Does Student Government Matter?
The Girton JCR President weighs in.
In Cambridge, it’s fair to say that student politics is rarely at the forefront of students’ minds.
Many of us are only reminded of CUSU’s existence when we sporadically receive one of their occasional, impersonal mass emails (which will immediately be consigned to the trash folder), and after the annual Freshers’ Fair has concluded, most will be left scratching their head when asked just what our central student union gets up to. Even in a more local context, it’s sometimes easy to forget college JCR and MCR committees, elected each year with the intention of tackling more college specific issues.
But do these organisations matter? Are they really bastions of student opinion, working valiantly to cut rent, fight entrenched inequality, and enrich practical provisions? Or do they just provide opportunities for a select few to boost their egos, score easy CV points, and indulge in the perks of the position, which often include free formals, free stash and even rent discounts?
Let’s begin with CUSU.
The Cambridge University Students' Union is run by a team of six elected sabbatical officers, for whom student politics is a full-time job with a salary of just over £20,000 a year. With no academic commitments eating up their time, you’d be right to expect a lot from them and, in many ways, they do deliver. The annual Freshers’ Fair is an excellent event, allowing societies from across the university to advertise and recruit new members, and the CUSU Shadowing Scheme is a vital provision for improving access. In University Council, CUSU representatives were key advocates of the class lists opt-out option and the university’s commitment to paying the living wage, both introduced in the last year.
However, a lot of CUSU’s time is spent on seemingly pointless endeavours. The prime example is CUSU Council – a fortnightly event marketed as the official decision-making body of CUSU, where JCR and MCR presidents debate and vote on purportedly important CUSU decisions. Unfortunately, this isn’t really the case. Discussions usually feel like a competition to see who can hold the floor for the longest without contributing anything meaningful and voting often highlights rather fickle decision-making – my favourite example being when a motion for supporting the People’s Vote was discussed. Many rousing speeches were made in favour and support for the policy seemed near universal. We were preparing for a vote which seemed almost certain to pass, when out of nowhere the council decided it didn’t have enough information and the vote was delayed by two weeks.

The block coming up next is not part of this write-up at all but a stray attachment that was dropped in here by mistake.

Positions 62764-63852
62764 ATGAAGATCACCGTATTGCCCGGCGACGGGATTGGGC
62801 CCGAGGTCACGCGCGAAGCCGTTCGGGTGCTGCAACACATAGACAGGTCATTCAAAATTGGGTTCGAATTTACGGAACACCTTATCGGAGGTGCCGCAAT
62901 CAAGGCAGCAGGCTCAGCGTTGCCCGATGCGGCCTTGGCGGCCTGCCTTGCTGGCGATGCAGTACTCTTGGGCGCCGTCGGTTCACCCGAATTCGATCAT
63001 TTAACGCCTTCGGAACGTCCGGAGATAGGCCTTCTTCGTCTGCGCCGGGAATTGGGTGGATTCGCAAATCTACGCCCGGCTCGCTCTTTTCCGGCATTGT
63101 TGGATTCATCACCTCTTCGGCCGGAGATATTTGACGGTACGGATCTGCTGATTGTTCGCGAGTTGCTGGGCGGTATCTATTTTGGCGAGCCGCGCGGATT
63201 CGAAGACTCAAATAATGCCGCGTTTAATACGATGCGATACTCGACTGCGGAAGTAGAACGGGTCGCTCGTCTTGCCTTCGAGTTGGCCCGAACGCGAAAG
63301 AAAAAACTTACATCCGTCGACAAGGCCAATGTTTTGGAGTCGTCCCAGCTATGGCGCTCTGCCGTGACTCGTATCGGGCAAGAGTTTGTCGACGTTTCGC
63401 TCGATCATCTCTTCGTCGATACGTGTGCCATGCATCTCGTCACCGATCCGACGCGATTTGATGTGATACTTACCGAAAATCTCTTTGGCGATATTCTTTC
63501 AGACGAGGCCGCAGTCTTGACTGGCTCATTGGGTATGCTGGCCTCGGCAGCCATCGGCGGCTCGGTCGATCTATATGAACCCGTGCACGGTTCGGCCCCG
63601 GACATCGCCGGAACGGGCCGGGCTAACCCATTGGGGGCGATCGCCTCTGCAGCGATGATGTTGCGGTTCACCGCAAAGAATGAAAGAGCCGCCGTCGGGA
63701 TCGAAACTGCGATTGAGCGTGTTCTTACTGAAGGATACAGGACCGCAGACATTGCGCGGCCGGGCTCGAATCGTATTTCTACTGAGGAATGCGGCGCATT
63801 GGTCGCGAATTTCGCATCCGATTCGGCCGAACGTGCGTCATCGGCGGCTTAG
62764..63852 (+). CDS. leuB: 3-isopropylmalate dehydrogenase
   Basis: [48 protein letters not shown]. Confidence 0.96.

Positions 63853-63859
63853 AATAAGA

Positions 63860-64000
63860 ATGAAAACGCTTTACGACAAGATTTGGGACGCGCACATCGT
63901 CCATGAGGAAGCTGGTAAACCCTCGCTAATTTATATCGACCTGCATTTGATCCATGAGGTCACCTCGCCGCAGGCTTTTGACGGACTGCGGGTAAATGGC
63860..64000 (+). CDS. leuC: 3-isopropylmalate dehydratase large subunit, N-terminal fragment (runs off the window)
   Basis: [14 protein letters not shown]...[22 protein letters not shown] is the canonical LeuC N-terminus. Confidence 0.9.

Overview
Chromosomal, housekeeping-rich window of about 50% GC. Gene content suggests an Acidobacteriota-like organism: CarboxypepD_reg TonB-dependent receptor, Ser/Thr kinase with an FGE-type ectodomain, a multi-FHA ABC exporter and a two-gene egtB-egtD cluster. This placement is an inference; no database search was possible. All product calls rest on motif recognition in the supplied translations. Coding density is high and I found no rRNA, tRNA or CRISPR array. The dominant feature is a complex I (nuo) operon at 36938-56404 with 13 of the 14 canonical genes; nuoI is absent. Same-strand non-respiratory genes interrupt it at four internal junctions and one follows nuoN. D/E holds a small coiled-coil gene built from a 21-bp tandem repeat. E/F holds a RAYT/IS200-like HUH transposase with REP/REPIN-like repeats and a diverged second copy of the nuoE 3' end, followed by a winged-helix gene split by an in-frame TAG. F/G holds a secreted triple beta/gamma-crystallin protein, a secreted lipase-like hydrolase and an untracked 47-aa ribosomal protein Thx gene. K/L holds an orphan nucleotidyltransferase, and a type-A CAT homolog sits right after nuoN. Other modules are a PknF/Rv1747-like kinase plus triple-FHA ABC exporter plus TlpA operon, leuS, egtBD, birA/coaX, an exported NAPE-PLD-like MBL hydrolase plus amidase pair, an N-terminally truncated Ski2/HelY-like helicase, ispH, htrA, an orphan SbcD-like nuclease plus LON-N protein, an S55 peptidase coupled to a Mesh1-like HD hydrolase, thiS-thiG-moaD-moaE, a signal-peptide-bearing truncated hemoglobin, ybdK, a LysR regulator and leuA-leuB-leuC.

Such proposals often involve grandiose political statements, rather than tackling real issues that impact students’ lives and experiences – and therein lies CUSU’s main fallacy. Trying to extrapolate student opinion on Brexit and government policies, even with the best intentions, is not much use when nobody is listening; the government certainly isn’t. CUSU would do well to focus on what it does best: campaigning for solutions to student issues in Cambridge. In my completely unbiased opinion as Girton’s JCR President, lobbying for better transport links to far-out colleges is a good place to start.
Next, the JCRs and MCRs of Cambridge.
These committees act to represent students in their respective colleges and serve as the first rung on the ladder for any aspiring student politico. High on the list of priorities for any half-decent combination room committee are ent hosting, room balloting and solid welfare provisions, forming the bread and butter of JCR endeavours. The quality of these services is how a committee is judged and expectations are always high, so god help any ents officer who forgets to run an underground at least once a term.
Despite this, is can be argued that more important issues are tackled behind the scenes. Student rent is a particularly thorny issue that has hit the headlines recently and is something that affects us all; from my experience, a good JCR committee can make all the difference in opposing unaffordable rent rise, while the converse also rings true. Not that long ago, the JCR rent negotiation strategy at Girton was to shout loudly at the Bursar in the hope that they’d realise the error of their ways and abandon their proposed rent hikes – unsurprisingly, this strategy failed and led to three consecutive 10% increases. It was only recently that a more thorough, detailed JCR proposal led to a proposed rent increase being slashed by over half – demonstrating why it really is important for student representatives to champion these causes.
To answer my initial question, it seems the efficacy and prominence of student government in Cambridge very much depends on the people we elect and how they choose to run things.
There are always problems to solve and policies to pioneer, and it’s everyone’s responsibility to ensure we have good student representatives, whether through the ballot box or by having the motivation to run for positions ourselves.
Student politics might not be the most inspiring endeavour, but its potential for good is undeniable.